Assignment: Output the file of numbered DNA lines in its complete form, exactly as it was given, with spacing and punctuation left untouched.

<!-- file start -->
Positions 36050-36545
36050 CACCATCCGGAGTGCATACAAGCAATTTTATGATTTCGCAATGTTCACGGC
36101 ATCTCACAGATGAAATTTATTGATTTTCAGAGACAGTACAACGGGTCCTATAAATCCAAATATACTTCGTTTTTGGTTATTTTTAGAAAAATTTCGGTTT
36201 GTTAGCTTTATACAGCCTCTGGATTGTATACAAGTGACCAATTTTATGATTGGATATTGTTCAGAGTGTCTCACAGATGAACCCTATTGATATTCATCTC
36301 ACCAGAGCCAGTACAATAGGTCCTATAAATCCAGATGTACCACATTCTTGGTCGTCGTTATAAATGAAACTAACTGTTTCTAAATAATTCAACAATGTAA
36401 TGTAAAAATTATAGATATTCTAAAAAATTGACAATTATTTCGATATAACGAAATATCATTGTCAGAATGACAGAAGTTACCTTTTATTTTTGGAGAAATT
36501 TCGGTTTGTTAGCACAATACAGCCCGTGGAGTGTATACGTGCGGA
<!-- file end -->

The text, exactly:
Positions 36050-36545
36050 CACCATCCGGAGTGCATACAAGCAATTTTATGATTTCGCAATGTTCACGGC
36101 ATCTCACAGATGAAATTTATTGATTTTCAGAGACAGTACAACGGGTCCTATAAATCCAAATATACTTCGTTTTTGGTTATTTTTAGAAAAATTTCGGTTT
36201 GTTAGCTTTATACAGCCTCTGGATTGTATACAAGTGACCAATTTTATGATTGGATATTGTTCAGAGTGTCTCACAGATGAACCCTATTGATATTCATCTC
36301 ACCAGAGCCAGTACAATAGGTCCTATAAATCCAGATGTACCACATTCTTGGTCGTCGTTATAAATGAAACTAACTGTTTCTAAATAATTCAACAATGTAA
36401 TGTAAAAATTATAGATATTCTAAAAAATTGACAATTATTTCGATATAACGAAATATCATTGTCAGAATGACAGAAGTTACCTTTTATTTTTGGAGAAATT
36501 TCGGTTTGTTAGCACAATACAGCCCGTGGAGTGTATACGTGCGGA